Those conditions apply to textbooks, recipes, and encyclopedias. Not a heck of a lot more. And the reasons textbooks are “overpriced” is because they have a built-in gray market, i.e., re-sale, that the publishers would otherwise not share in (their distribution channel — college bookstores — do.)

And oh yeah, Adobe’s pdf is all you need in the way of DRM, and last I checked, laptops were ubiquitous among college students.

Sony’s device could be the best e-book every — and it most certainly is — and it still won’t create a mass market. The instant “is this the next iPod” analyis is just plain silly.

Sony, and Random House and Simon and Schuster, et al., please tell the world how you’ll address the demand-side issues.

Panic in the Streets of Wall February 14, 2006

Posted by David Card in Media.
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I wonder to myself, could life ever be sane again? Don’t worry. Google’s fine. We’ll be posting “Understanding Google” very soon. Barron’s thinks Starbucks is a goner, too.

Remember, I’m not doing stock analysis, just industry analysis. You know industries, right? The stuff that real companies do?

UPDATED: Link to Understanding Google.

Curses, Tagged Again February 14, 2006

Posted by David Card in Uncategorized.
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Tagged by Marissa. Because I’m a good “netizen,” I’ll continue the meme for the moment. Yes, on my corporate blog, because my other ones are, umm, under the radar.

Four Jobs I’ve Had in My Life:
Busch Gardens costumed character – it was “Sir George” in my day, with better armor
Wheelwright in training, well, not really, just a “costumed clown.”
Fast “food” Don’t eat the “cue”. Don’t ask.

Four Movies I Could Watch Over and Over:
Mad Max
Duck Soup
His Girl Friday
King Kong

…and Chinatown, and Red Dust, and Clockwork Orange, and Bride of Frankenstein, and Casablanca, and LOTR I, and 2001, and Rio Bravo, and Nashville, and The Big Sleep, etc. etc. oh, come on.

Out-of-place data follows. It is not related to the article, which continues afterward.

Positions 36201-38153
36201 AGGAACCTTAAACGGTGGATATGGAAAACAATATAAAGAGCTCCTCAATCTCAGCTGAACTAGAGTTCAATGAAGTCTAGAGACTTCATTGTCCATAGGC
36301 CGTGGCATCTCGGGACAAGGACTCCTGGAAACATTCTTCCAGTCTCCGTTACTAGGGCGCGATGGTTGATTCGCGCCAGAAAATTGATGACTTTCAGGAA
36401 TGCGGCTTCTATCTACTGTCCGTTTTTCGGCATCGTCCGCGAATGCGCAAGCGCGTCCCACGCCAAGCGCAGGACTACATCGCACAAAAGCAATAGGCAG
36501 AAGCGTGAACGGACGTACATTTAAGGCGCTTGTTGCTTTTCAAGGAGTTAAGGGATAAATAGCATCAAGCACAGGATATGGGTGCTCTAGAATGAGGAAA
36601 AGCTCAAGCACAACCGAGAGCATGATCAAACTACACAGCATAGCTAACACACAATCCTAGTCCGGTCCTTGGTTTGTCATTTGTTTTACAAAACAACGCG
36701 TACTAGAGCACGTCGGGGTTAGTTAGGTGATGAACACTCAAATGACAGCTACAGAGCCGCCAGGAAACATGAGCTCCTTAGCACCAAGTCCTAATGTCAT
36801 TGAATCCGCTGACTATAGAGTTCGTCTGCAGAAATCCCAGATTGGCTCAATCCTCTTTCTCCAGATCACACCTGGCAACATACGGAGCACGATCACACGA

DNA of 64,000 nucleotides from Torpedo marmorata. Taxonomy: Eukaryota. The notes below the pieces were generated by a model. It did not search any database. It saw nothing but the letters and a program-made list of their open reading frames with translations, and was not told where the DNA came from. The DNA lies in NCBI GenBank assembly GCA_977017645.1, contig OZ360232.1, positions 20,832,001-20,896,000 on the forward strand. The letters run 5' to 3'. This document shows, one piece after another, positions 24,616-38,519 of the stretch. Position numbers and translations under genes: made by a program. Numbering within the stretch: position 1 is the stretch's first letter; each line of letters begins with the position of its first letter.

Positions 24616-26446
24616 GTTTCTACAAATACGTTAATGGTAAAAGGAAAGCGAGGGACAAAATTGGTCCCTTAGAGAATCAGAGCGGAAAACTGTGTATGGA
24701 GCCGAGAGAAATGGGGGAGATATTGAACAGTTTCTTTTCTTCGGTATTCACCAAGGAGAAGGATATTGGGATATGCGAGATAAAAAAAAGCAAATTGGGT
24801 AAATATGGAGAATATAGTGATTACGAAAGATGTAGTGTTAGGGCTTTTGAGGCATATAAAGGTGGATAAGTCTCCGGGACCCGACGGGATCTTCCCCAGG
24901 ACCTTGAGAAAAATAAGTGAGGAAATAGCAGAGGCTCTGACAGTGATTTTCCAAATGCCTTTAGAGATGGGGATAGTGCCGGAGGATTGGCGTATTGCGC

Four Places Iíve Lived other than L.A. other than New York (with food memories from each):
LA – bad, great burritos on the pier (Redondo Beach, Manhattan Beach, it doesn’t matter)
SF – Cha Cha Cha
Boston – best you’ll find East Coast Mexican
Williamsburg, VA – Nick’s, sadly, is gone

Four TV Shows I Love to Watch:
Veronica Mars
Max Headroom

Four Places I Have Been on Vacation:
I don’t really “vacation,” so, four places I’ve traveled to under various circumstances that I’d visit again in a heartbeat:
Whiskey Trail in Scotland
South Africa
London, any time, any means

…and Rio, and Buenos Aires, and Milan, and KL, and Chicago, and Cartagena, and Paris, and Cornwall, and Dublin, etc. etc. oh, come on.

Four Websites I Visit Daily:
Wall Street Journal
NY Times
Yahoo Comics (and MyYahoo)

…and WaPo, and AOL, and Google, and Slate, and Sportsline, and USAToday, hey, I’m an MSM kind of guy. The blogs and most of the pure-plays are regular, but non-essential.

Four of My Favorite Foods:
Pizza, that would be New York pizza
A good Reuben
Any good burrito west of the Rio Grande
Bagels, lox, cream cheese

Is it any wonder that this WASP lives in NYC?

Four Places I Would Rather Be Right Now:
This seems redundant, see previous “vacation” list.

Four Tags:
…sorry, this chainblog ends here. Most of my friends who blog have been tagged, and I’m not sticking the professionals.

What Ad Networks Do February 14, 2006

Posted by David Card in Media.
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As usual, Organic’s Mark Kingdon makes good sense. Ad networks like Spot Runner and Google will democratize, then commodify, then bifurcate ad strategeries.

    Long term, more advertisers will pump out ads targeted at an already overwhelmed target audience. But these targets, who already feel hunted, will continue to build walls and use filters to avoid interruptive, irritating messaging. Over time, the market will bifurcate. Major advertisers will continue to up their game by creating richer, more engaging brand experiences. They will seek out placement opportunities that are exclusive, unique, and very relevant.

Now That’s Synergy, Baby February 13, 2006

Posted by David Card in Media.
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Take that, Carl Icahn. You can’t do this with four different companies! The Journal sketches out a Starwood-Time Warner cross-media, ultra-synergy, superduper integrated promotions deal. Actually, it’s kind of silly. But it kinda sorta hints at what a cross-media deal could look like.

Starwood spends more on ads, while Entertainment Weekly shoots celeb interviews in W Hotels, which are streamed on AOL to Starwood loyalty program participants. Plus, books and mags are available via in-room minibars. Cartoon Network and Warner Bros. may contribute content. Etc. etc. Why don’t you try letting the AOL folks fix People.com and Time.com, first, guys?

Product Placement Heaven February 13, 2006

Posted by David Card in Media.
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Is this the ultimate product placement? What would Angelina “Lara Croft” Jolie do?

Long-tail, My…Er, Well, You Know… February 10, 2006

Posted by David Card in Media.
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Gee, what a #$@%ing surprise. Popular songs are popular because they’re popular. Amazing the Boing-Boing crowd — especially Cory — acknowledges that this might actually be the case. Guess those dinosauars at the Big Labels aren’t quite as clueless as we thought, eh?